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Ice: the nature, the history, and the uses of an astonishing substance

By: Gosnell, Mariana.
Material type: materialTypeLabelBookPublisher: Chicago The University of Chicago Press 2005Description: x, 560 p.ISBN: 9780226304960.Subject(s): Ice - Popular worksDDC classification: 551.31 Summary: More brittle than glass, at times stronger than steel, at other times flowing like molasses, ice covers 10 percent of the earth’s land and 7 percent of its oceans. Mariana Gosnell here explores the history and uses of ice in all its complexity, grandeur, and significance. From the freezing of Pleasant Lake in New Hampshire to the breakup of a Vermont river at the onset of spring, from the frozen Antarctic landscape that emperor penguins inhabit to the cold, watery route bowhead whales take between Arctic ice floes, Gosnell examines icebergs, icicles, and frostbite; sea ice and permafrost; ice on Mars and in the rings of Saturn; and several new forms of ice developed in labs. A record of the scientific surprises, cultural magnitude, and everyday uses of frozen water, Ice is a sparkling illumination of a substance whose ebbs and flows over time have helped form the world we live in. “Gosnell travels to the ends of the earth, into the clouds and under the frozen sea to conduct her investigations . . . By the time you finish this remarkable book, you’ll never think about freezing and melting in quite the same way.”—New York Times Book Review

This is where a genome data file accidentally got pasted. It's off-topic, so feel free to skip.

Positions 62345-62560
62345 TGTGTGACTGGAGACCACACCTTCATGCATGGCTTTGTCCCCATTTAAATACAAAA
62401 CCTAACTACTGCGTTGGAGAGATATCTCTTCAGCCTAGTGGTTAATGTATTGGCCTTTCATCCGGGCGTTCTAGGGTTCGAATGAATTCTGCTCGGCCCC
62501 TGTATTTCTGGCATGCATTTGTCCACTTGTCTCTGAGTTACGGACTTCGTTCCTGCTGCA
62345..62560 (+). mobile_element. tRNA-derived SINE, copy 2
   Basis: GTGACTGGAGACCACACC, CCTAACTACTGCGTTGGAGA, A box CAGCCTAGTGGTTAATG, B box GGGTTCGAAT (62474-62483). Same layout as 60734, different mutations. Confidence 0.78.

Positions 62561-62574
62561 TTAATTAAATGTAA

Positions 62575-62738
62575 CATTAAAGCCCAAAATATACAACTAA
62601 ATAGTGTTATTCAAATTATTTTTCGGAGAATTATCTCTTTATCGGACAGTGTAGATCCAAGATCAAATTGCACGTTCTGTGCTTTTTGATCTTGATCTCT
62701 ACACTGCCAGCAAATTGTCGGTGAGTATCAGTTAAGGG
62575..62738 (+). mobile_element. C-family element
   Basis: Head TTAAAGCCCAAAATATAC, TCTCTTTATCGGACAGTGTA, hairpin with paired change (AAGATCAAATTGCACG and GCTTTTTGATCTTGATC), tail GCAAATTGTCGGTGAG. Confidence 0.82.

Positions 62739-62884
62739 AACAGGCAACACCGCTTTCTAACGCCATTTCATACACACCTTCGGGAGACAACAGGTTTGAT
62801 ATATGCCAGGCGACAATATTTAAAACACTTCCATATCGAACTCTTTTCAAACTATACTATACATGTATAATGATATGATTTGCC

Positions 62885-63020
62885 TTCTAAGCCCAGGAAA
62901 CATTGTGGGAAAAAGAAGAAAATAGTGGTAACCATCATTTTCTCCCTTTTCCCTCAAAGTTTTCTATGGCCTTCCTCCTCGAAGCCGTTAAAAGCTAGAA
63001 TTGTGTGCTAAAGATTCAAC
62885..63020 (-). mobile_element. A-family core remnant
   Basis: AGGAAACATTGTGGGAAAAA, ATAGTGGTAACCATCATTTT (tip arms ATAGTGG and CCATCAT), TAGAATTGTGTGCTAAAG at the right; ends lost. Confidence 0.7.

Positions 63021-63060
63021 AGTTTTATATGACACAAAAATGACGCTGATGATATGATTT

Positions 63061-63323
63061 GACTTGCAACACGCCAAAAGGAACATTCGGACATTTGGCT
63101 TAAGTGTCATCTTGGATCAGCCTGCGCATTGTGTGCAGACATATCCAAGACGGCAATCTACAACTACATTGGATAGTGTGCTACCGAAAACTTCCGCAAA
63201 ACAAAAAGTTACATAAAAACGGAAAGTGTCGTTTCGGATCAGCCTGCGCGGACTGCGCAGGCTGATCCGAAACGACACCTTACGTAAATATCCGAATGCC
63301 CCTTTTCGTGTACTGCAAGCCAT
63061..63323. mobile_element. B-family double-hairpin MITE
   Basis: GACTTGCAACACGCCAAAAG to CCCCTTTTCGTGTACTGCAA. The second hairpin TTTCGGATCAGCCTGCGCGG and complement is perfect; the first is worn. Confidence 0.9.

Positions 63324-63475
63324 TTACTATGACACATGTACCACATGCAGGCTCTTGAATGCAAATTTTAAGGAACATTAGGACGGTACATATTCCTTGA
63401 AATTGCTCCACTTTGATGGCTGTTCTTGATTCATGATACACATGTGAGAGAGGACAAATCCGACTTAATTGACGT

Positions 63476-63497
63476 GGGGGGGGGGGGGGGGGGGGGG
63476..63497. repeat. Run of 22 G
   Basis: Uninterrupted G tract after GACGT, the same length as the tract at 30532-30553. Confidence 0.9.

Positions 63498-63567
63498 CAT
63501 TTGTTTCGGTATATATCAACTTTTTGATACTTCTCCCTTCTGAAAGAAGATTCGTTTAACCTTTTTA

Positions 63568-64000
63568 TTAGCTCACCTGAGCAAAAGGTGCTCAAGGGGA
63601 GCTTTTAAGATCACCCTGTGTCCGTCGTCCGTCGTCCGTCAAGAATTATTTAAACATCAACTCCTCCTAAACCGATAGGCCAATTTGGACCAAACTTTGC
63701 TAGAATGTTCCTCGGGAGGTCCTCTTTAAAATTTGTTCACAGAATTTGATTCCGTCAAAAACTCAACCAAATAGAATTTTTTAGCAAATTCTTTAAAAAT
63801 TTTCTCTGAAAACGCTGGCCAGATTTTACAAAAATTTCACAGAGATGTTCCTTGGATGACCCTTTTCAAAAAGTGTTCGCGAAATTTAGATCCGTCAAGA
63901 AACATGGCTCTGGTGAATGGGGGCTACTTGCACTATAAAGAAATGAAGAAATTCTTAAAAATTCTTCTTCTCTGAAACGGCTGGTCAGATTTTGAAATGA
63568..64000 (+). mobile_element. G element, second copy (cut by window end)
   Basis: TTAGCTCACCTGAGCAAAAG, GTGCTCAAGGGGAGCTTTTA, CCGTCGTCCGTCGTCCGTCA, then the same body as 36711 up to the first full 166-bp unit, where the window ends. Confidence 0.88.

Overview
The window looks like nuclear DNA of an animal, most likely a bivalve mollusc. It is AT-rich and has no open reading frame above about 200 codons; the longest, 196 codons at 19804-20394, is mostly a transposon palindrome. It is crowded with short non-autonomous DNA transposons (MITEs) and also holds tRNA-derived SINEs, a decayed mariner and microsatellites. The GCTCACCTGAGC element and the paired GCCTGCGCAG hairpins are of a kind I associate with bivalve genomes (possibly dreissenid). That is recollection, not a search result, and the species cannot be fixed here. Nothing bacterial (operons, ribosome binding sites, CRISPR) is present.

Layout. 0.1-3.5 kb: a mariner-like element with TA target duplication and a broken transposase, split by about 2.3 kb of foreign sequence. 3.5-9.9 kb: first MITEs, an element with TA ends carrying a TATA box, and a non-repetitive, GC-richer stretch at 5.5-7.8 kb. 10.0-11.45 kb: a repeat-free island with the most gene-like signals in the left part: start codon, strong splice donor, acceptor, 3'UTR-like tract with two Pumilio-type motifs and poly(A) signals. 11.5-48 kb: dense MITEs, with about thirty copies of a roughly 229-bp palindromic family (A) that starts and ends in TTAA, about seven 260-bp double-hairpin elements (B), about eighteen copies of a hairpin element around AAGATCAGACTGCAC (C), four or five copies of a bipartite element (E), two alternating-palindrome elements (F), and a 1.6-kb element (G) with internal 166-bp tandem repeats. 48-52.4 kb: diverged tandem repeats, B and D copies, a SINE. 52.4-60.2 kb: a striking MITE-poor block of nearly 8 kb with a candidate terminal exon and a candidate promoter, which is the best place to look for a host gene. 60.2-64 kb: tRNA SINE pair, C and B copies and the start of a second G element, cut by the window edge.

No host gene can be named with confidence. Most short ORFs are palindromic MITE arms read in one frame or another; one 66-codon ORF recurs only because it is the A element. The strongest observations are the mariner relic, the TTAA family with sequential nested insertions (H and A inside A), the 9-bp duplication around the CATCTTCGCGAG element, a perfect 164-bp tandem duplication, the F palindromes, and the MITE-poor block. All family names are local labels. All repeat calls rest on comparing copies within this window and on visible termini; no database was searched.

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Books Vikram Sarabhai Library
Slot 1699 (2 Floor, East Wing) Non-fiction 551.31 G6I2 (Browse shelf) Available 181712

More brittle than glass, at times stronger than steel, at other times flowing like molasses, ice covers 10 percent of the earth’s land and 7 percent of its oceans.

Mariana Gosnell here explores the history and uses of ice in all its complexity, grandeur, and significance. From the freezing of Pleasant Lake in New Hampshire to the breakup of a Vermont river at the onset of spring, from the frozen Antarctic landscape that emperor penguins inhabit to the cold, watery route bowhead whales take between Arctic ice floes, Gosnell examines icebergs, icicles, and frostbite; sea ice and permafrost; ice on Mars and in the rings of Saturn; and several new forms of ice developed in labs. A record of the scientific surprises, cultural magnitude, and everyday uses of frozen water, Ice is a sparkling illumination of a substance whose ebbs and flows over time have helped form the world we live in.



“Gosnell travels to the ends of the earth, into the clouds and under the frozen sea to conduct her investigations . . . By the time you finish this remarkable book, you’ll never think about freezing and melting in quite the same way.”—New York Times Book Review

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